This provisional Biogeographic Analysis Package provides an analysis of protection status for ecological systems within Omernik Level III Ecoregions. The ecological system classification defines groups of plant communities that tend to co-occur within landscapes with similar ecological processes, substrates, and/or environmental gradients and is the primary map class used in the Gap Analysis Program (GAP) land cover layer (based on 2001 satellite imagery). This package can be used to identify the ecoregions where ecological systems have the greatest representation in GAP Status 1 and 2 lands (lands managed for the protection of biodiversity) and the ecoregions where ecological systems are the least protected.
One important use of the data in this Biogeographic Analysis Package is to evaluate what proportion of the ecological systems in an ecoregion are managed for long-term conservation. These data can be expressed as “threshold” levels of ecological system protection. These thresholds provide a convenient reporting framework. The following thresholds of ecological systems protection are used in this Biogeographic Analysis Package. For definitions of GAP Status codes see: https://www.sciencebase.gov/vocab/vocabulary/56db17ede4b0c798f3c8b712.
* 17% represents the 2020 target threshold for protection of terrestrial ecosystems agreed upon by Parties to the Conservation on Biological Diversity during the Aichi Convention. < https://www.cbd.int/sp/targets/>
- Threshold 1: Less than 1% of ecological system is on GAP Status 1 and 2 lands (least protected).
- Threshold 2: From 1% to less than 10% is on GAP Status 1 and 2 lands.
- Threshold 3: Between 10% and less than 17%* is on GAP Status 1 and 2 lands.
- Threshold 4: Between 17% and 50% is on GAP Status 1 and 2 lands or on GAP Status 1, 2, and 3 lands.
- Threshold 5: More than 50% of ecological system is on GAP Status 1, 2, and 3 lands (most protected).
Data Use Constraints
These provisional data were compiled with regard to the following standards and appropriate uses. Please be aware of the limitations of the data.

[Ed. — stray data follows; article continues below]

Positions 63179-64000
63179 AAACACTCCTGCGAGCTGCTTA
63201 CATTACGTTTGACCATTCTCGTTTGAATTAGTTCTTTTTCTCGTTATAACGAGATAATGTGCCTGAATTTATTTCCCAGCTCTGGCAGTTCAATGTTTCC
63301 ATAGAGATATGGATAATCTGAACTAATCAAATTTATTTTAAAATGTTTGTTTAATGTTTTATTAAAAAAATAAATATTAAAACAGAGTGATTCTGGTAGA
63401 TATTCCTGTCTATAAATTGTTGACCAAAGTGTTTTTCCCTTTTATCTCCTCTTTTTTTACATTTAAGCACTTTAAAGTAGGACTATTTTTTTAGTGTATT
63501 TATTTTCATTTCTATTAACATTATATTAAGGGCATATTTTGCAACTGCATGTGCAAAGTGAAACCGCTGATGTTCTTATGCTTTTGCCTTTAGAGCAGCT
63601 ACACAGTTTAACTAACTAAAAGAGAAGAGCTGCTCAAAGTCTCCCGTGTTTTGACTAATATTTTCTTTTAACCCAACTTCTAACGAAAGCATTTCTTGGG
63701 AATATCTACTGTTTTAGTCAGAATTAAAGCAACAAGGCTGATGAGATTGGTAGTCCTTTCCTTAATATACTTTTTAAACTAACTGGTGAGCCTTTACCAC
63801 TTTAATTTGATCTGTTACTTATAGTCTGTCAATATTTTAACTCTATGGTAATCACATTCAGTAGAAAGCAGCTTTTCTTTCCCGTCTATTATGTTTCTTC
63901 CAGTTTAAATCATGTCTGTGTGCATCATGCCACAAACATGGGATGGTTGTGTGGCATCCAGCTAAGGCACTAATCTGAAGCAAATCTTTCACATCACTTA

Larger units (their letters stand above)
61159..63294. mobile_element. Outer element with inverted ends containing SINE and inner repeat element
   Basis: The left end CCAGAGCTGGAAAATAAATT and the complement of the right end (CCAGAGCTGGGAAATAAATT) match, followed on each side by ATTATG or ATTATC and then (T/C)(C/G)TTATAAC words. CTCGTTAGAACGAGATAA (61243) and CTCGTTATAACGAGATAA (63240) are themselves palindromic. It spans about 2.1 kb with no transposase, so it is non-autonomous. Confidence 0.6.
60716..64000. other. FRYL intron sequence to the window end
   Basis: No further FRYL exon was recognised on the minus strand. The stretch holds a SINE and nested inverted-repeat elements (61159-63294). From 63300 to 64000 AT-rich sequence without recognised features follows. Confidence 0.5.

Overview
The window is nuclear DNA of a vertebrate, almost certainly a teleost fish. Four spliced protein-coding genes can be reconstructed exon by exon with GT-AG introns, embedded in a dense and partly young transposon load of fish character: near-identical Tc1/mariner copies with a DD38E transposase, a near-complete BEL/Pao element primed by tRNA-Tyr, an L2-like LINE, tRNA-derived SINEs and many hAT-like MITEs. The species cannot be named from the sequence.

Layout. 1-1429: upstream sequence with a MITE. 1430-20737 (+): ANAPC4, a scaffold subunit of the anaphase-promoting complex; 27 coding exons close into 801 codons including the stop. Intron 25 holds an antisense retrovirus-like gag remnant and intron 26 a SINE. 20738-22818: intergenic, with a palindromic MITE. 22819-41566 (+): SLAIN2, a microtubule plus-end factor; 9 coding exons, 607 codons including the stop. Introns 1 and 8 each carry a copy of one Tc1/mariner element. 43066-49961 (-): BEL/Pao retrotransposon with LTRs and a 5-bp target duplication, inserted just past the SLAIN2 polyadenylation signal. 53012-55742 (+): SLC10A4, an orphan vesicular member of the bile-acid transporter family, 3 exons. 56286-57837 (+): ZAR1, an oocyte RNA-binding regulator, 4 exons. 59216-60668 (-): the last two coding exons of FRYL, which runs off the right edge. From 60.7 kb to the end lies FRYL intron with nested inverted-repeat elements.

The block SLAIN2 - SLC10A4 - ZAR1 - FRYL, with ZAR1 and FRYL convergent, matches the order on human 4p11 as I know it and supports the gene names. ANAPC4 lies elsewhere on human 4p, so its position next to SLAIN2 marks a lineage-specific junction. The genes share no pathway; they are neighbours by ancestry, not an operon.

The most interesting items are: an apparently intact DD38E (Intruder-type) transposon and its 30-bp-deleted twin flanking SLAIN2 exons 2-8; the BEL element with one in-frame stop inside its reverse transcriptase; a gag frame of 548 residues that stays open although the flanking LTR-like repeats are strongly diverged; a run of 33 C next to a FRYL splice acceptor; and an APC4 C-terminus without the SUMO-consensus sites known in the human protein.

- These data are meant to be used at a scale of 1:100,000 or smaller (such as 1:250,000 or 1:500,000) for the purpose of assessing the conservation status of animals and vegetation types over large geographic regions.
- All information is created with a specific end use or uses in mind. For the Gap Analysis Program, minimum standards were set including: scale or resolution (1:100,000 or 100 hectare minimum mapping unit), accuracy (80% accurate at 95% confidence), and format (ARC/INFO coverage tiled to the 30' x 60' USGS quadrangle).
- Scale: The data were produced with an intended application at the ecoregion level, that is, geographic areas from several hundred thousand to millions of hectares in size. The data provide a coarse-filter approach to analysis, meaning that not every occurrence of every plant community or animal species habitat is mapped, only larger, more generalized distributions.
- The data are also based on the USGS 1:100,000 scale of mapping in both detail and precision. When determining whether to apply GAP data to a particular use, there are two primary questions: Do you want to use the data as a map for the particular geographic area, or do you wish to use the data to provide context for a particular area? The example below illustrates two appropriate uses of the data: as a coarse map for a large area such as a county and to provide context for finer-level maps.
You could use GAP land cover to determine the approximate amount of oak woodland occurring in a county, or you could map oak woodland with aerial photography to determine the exact amount. You then could use GAP data to determine the approximate percentage of all oak woodland in the region or state that occurs in the county, and thus gain a sense of how important the county's distribution is to maintaining that plant community.
- Appropriate uses: statewide biodiversity planning; regional habitat conservation planning; large-area resource management planning; coarse-filter evaluation of potential impacts/benefits of major projects on biodiversity (e.g., utility or transportation corridors, wilderness proposals, recreation proposals); determining relative amounts of management responsibility for specific biological resources among land stewards to facilitate cooperative management and planning; basic research on regional distributions of plants and animals and to help target both specific species and geographic areas for needed research; environmental impact assessment for large projects or military activities; and estimation of potential economic impacts from loss of biological resource-based activities.
Inappropriate uses: There is a "fuzzy line" that is eventually crossed when the differences in resolution of the data, size of geographic area being analyzed, and precision of the answer required for the question are no longer compatible. Examples of inappropriate uses include: using the data to map small areas (less than thousands of hectares), typically requiring mapping resolution at 1:24,000 scale and using aerial photographs or ground surveys; combining GAP data with other data finer than 1:100,000 scale to produce new hybrid maps or answer queries; generating specific areal measurements from the data finer than the nearest thousand hectares (minimum mapping unit size and accuracy affect this precision); establishing exact boundaries for regulation or acquisition; establishing definite occurrence or non-occurrence of any feature for an exact geographic area (for land cover, the percent accuracy will provide a measure of probability); determining abundance, health, or condition of any feature; and establishing a measure of accuracy of any other data by comparison with GAP data.